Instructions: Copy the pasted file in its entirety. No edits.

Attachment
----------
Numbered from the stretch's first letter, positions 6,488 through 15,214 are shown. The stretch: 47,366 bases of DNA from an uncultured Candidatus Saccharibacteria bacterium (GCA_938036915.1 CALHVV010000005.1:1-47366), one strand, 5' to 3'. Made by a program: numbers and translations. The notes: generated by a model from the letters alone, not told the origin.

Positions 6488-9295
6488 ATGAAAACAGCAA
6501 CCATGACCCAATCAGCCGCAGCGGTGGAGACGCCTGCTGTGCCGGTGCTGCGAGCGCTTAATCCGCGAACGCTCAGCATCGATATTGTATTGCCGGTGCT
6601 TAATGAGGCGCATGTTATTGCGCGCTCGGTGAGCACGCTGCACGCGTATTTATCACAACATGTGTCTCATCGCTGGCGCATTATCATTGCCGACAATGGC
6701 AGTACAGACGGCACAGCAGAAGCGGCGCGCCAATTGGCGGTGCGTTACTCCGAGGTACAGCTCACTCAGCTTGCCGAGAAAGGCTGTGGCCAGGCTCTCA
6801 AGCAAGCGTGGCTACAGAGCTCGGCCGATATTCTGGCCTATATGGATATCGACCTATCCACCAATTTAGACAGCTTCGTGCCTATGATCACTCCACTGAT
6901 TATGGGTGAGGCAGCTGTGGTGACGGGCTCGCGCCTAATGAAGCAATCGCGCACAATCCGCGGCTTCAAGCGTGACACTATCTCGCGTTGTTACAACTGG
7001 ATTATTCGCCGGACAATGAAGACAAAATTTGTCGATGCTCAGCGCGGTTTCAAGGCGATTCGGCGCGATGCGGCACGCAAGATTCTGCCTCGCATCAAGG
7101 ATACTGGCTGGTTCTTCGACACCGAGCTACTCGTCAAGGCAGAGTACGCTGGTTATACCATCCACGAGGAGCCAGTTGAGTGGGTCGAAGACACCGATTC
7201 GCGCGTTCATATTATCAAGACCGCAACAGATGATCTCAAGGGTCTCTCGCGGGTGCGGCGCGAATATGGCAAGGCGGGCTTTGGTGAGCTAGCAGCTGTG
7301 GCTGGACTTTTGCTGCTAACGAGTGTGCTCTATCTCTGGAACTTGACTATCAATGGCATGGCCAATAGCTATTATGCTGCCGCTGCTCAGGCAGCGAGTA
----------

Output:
Numbered from the stretch's first letter, positions 6,488 through 15,214 are shown. The stretch: 47,366 bases of DNA from an uncultured Candidatus Saccharibacteria bacterium (GCA_938036915.1 CALHVV010000005.1:1-47366), one strand, 5' to 3'. Made by a program: numbers and translations. The notes: generated by a model from the letters alone, not told the origin.

Positions 6488-9295
6488 ATGAAAACAGCAA
6501 CCATGACCCAATCAGCCGCAGCGGTGGAGACGCCTGCTGTGCCGGTGCTGCGAGCGCTTAATCCGCGAACGCTCAGCATCGATATTGTATTGCCGGTGCT
6601 TAATGAGGCGCATGTTATTGCGCGCTCGGTGAGCACGCTGCACGCGTATTTATCACAACATGTGTCTCATCGCTGGCGCATTATCATTGCCGACAATGGC
6701 AGTACAGACGGCACAGCAGAAGCGGCGCGCCAATTGGCGGTGCGTTACTCCGAGGTACAGCTCACTCAGCTTGCCGAGAAAGGCTGTGGCCAGGCTCTCA
6801 AGCAAGCGTGGCTACAGAGCTCGGCCGATATTCTGGCCTATATGGATATCGACCTATCCACCAATTTAGACAGCTTCGTGCCTATGATCACTCCACTGAT
6901 TATGGGTGAGGCAGCTGTGGTGACGGGCTCGCGCCTAATGAAGCAATCGCGCACAATCCGCGGCTTCAAGCGTGACACTATCTCGCGTTGTTACAACTGG
7001 ATTATTCGCCGGACAATGAAGACAAAATTTGTCGATGCTCAGCGCGGTTTCAAGGCGATTCGGCGCGATGCGGCACGCAAGATTCTGCCTCGCATCAAGG
7101 ATACTGGCTGGTTCTTCGACACCGAGCTACTCGTCAAGGCAGAGTACGCTGGTTATACCATCCACGAGGAGCCAGTTGAGTGGGTCGAAGACACCGATTC
7201 GCGCGTTCATATTATCAAGACCGCAACAGATGATCTCAAGGGTCTCTCGCGGGTGCGGCGCGAATATGGCAAGGCGGGCTTTGGTGAGCTAGCAGCTGTG
7301 GCTGGACTTTTGCTGCTAACGAGTGTGCTCTATCTCTGGAACTTGACTATCAATGGCATGGCCAATAGCTATTATGCTGCCGCTGCTCAGGCAGCGAGTA